Last week I faced this very dilemma, and wrote about it in the latest issue of my newsletter, The Narrative.

The latest issue of my newsletter The Narrative is out! This issue continues a series on conflict in stories, and looks at how Victor Hugo used conflict to set his main character on a different path in Les Miserables. Check it out!

“Art, a friend of mine is fond of saying, does not owe you anything. You might want a movie to contain a specific scene, or to end with your preferred conclusion. But that isn’t what art does. Art exists to challenge us, to make us see the world in a new way.” @alissamarie at Vox

The Austin Stone Style Guide

There is something satisfying holding a physical product in your hands after years of work debating, tweaking, and formalizing. And when it’s a clear and precise style guide to help writers and editors be clear and kind? Even better.

There are days when words come quickly, the ideas are exciting, and an assigned word count feels like a trip around the corner. Today is not that day. Slow, painful, and doubt-ridden words have made it a cross-country road trip in July in a crappy car with no A/C.

Is there a better romantic comedy than When Harry Met Sally? I don’t think so. Why does it work so well? Why is it practically genre-defining? I’ll tell you: conflict. Stories don’t work unless there is a meaningful conflict at their heart. It’s a universal rule of storytelling. (And no, I’m not impressed by the “exceptions.”) But the conflict in When Harry Met Sally works well on three levels. A diagram showing the relationship of intellectual, internal, and external conflicts to each other. The intellectual conflict—the conflict of ideas—in this movie is golden. An age-old debate that everyone has an opinion on: can men and women be friends? Sally says yes, but of course Harry says no. Because, you know, “the sex stuff gets in the way.” The rest of the film works hard to answer that question. Every moment of conflict in the movie argues the point one way or the other. It’s brilliant.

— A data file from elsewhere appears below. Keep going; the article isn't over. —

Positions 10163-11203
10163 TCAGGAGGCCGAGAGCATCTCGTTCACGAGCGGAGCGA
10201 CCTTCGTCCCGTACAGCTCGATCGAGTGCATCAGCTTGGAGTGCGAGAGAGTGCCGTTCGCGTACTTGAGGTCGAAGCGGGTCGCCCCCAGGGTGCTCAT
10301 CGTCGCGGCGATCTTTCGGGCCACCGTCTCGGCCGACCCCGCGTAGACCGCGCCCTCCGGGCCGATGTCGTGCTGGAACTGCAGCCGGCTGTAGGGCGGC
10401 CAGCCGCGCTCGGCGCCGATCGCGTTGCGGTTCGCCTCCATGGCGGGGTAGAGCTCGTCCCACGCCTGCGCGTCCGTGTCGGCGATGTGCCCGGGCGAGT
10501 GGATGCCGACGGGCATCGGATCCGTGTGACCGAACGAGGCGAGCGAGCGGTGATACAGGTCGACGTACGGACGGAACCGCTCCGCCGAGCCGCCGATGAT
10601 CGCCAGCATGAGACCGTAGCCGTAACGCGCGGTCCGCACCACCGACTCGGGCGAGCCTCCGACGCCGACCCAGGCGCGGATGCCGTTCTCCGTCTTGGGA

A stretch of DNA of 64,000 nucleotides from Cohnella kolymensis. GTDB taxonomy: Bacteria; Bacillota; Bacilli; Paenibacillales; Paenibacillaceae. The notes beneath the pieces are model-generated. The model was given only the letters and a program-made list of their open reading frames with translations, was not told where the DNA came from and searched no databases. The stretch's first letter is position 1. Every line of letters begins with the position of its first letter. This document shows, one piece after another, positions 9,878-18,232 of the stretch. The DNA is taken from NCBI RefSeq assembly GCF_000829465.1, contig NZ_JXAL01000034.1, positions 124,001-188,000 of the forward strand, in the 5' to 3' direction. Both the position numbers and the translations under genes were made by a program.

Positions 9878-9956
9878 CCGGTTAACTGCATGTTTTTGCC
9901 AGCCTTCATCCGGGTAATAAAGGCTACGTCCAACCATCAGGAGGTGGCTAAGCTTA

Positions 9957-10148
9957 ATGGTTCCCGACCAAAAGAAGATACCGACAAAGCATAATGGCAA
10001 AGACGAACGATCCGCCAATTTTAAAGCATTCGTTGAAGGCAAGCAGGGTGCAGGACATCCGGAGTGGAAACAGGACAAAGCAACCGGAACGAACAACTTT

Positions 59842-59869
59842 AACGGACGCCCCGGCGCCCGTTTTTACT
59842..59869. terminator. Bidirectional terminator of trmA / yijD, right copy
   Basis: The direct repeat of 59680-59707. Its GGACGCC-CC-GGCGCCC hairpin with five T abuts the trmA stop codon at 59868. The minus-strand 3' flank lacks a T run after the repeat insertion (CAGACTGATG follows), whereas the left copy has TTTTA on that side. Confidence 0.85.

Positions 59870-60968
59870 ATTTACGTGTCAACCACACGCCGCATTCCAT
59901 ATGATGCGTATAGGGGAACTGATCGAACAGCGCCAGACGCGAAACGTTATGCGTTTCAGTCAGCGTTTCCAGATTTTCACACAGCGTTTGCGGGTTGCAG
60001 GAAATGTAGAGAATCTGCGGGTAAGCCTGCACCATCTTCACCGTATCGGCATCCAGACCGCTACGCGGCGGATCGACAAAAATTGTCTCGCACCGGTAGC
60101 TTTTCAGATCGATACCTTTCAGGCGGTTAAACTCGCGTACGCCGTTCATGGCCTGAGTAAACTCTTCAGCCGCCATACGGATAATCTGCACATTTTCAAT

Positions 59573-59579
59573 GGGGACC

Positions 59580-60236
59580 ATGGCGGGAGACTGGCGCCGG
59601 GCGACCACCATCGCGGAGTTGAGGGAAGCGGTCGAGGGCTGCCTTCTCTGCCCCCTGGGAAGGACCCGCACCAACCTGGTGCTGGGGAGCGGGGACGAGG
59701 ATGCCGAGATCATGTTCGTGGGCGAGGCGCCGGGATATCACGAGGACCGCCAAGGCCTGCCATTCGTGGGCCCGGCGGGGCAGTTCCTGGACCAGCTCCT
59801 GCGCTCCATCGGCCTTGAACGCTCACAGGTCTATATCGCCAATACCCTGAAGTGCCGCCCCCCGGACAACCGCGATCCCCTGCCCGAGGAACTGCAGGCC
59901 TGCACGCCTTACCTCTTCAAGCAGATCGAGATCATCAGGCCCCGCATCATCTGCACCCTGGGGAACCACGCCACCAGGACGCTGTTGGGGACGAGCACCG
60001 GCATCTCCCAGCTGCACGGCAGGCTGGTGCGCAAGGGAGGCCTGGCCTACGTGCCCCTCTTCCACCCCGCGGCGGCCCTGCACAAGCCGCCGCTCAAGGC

Curious about how this all works? Check out my discussion of the conflict in this film in the latest issue of my new newsletter.

Brewing coffee with the Kalita Wave

Preparing fuel for the final push this week. One rough draft deadline, another revision deadline, and closing out a third project. It’s been a great week!

One my favorite things about Apple Music is their Essentials playlists. They are a great reminder of why I loved bands that aren't in my regurlar rotation. Some days a good Essentials playlist like this one for the Silversun Pickups is just right.

This is 100% correct: “3 Reasons Pastors and ‘Authors’ Should Never Plagiarize.” Good work, @davidkakish.

I’ve been doing some research on email newsletters recently, and found some that I really like. A few I even look forward to each week. Do y’all have any suggestions for great ones I might be missing?